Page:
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Balancing Prisoners' Dignity and Staff Safety

The events stemming from the March exceptional search -- the Hanson grievance and lawsuit, the suspension of the ERT leader and the national investigation -- generated a great deal of discussion both at Kent and in Ottawa on the legality of the search procedures. There was no issue as to the lawful justification for conducting the search; there can hardly be more compelling grounds than a reasonably grounded belief that a gun and ammunition are in the possession of prisoners in a maximum security institution. Neither were there procedural irregularities in the advance written authorization or the post-search report sent to Regional Headquarters. The issue was whether the strip search had been carried out in conformity with the law and with the policy expressed in the Commissioner's Directive that "searches shall always be conducted with due regard for privacy and for the dignity of the individual being searched" (C.D. 571, January 24, 1997, para. 4, replaced by C.D. 566-7 , October 17, 2001, para. 2).

The case made by the unit managers was that s. 46 of the CCR Regulations, while providing that a strip search "shall be carried out in a private area that is out of sight of every other person except for one staff member of the same sex as the person being searched," specifically provides for an exception where "in the case of a strip search, the search is an emergency." The situation in March was such an emergency, and the exceptional measures taken could therefore be justified. Mark Noon-Ward forcibly made the point that if the RCMP or another police ERT were required to conduct strip searches of suspects where it was believed one might have a loaded firearm, they would ridicule the suggestion that the search team consist of no more than two persons. Indeed, a police ERT would ridicule the idea that they go into such a situation without weapons. For only two officers to conduct a strip search of a prisoner who might have a gun on his person or within close reach would seriously compromise the safety of staff. Surely, said Officer Noon-Ward, in a case where there was a conflict between protecting the safety of staff and preserving the privacy and dignity of prisoners, the CCRA would support preference being given to staff safety. This is not an argument lightly dismissed. Each member of the six-person ERT was assigned specific responsibilities. Conducting the strip search in each prisoner's cell was problematic both because there was not enough room for all team members and because the metal in the door frames would not permit the effective operation of the metal scanner. Having the prisoner proceed naked to the common area not only enabled the ERT to assume full control of the situation but, by virtue of the proximity of the armed officer in the control bubble, ensured maximum protection for staff if the prisoner offered resistance.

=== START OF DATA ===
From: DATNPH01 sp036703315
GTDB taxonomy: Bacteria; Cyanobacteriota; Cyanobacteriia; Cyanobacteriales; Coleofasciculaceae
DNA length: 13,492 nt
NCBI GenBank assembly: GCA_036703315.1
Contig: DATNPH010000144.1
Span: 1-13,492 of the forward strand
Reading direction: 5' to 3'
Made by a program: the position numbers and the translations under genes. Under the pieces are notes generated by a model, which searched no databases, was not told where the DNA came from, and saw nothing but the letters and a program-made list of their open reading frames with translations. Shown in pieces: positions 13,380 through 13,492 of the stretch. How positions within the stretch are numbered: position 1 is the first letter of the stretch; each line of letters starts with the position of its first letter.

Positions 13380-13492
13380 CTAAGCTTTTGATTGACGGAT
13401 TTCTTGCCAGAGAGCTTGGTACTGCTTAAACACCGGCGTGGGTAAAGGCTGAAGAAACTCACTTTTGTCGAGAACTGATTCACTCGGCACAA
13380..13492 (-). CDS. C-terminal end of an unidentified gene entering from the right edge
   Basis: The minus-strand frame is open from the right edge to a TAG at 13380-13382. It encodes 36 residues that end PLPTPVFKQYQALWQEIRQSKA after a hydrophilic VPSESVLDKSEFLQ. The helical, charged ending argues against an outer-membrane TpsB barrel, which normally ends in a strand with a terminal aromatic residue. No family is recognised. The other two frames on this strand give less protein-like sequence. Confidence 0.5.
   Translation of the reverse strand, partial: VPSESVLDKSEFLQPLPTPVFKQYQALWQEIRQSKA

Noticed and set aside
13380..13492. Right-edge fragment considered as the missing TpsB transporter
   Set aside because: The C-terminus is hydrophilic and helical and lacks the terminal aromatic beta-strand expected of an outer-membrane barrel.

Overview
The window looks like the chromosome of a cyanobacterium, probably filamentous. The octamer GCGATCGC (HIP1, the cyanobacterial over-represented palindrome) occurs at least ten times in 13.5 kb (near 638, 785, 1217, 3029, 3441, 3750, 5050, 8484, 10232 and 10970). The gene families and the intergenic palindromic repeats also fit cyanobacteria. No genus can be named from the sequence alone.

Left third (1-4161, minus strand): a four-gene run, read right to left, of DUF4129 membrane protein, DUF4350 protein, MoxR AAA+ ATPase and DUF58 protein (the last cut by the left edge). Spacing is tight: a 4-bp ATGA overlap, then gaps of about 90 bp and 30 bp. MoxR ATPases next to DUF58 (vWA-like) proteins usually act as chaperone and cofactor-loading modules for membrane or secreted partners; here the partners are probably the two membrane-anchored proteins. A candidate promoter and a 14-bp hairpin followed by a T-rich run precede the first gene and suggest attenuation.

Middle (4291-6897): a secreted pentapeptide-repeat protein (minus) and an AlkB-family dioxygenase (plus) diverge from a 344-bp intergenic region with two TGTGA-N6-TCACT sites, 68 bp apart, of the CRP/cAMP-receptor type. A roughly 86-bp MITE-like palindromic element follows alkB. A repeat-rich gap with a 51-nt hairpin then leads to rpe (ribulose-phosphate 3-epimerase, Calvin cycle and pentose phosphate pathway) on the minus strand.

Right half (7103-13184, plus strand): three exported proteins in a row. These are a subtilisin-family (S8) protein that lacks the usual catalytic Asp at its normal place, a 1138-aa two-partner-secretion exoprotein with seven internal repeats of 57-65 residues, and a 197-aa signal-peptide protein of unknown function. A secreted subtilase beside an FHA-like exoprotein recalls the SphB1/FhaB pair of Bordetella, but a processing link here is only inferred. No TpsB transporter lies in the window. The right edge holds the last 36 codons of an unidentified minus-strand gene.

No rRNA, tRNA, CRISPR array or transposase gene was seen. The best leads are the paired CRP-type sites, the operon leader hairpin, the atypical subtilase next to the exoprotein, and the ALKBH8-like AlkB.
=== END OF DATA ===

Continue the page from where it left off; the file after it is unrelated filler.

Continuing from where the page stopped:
What then does the law say in response to the Kent administrators' argument that it is justifiable to use more than two officers to conduct a strip search where the safety of staff requires their presence? Section 46 has, as the Kent administrators pointed out, a built-in exception; however, it is very specific. It provides for an exemption from the requirement that a strip search be carried out of sight of every other person except for one staff member of the same sex, where the search is an emergency "as described in subsection 49(4)". When we go to s. 49(4) what we find is one of the more torturous sections of the CCRA . It is instructive to review the section to understand the difficulties a staff member might face in trying to interpret this provision without some legal help. It provides:

49(4) Where a staff member

(a) satisfies the requirements of paragraph (3)(a), and

(b) believes on reasonable grounds that the delay that would be necessary in order to comply with paragraph (3)(b) or with the gender requirement of subsection (3) would result in danger to human life or safety or in loss or destruction of the evidence, the staff member may conduct the strip search without complying with paragraph (3)(b) or the gender requirement of subsection (3).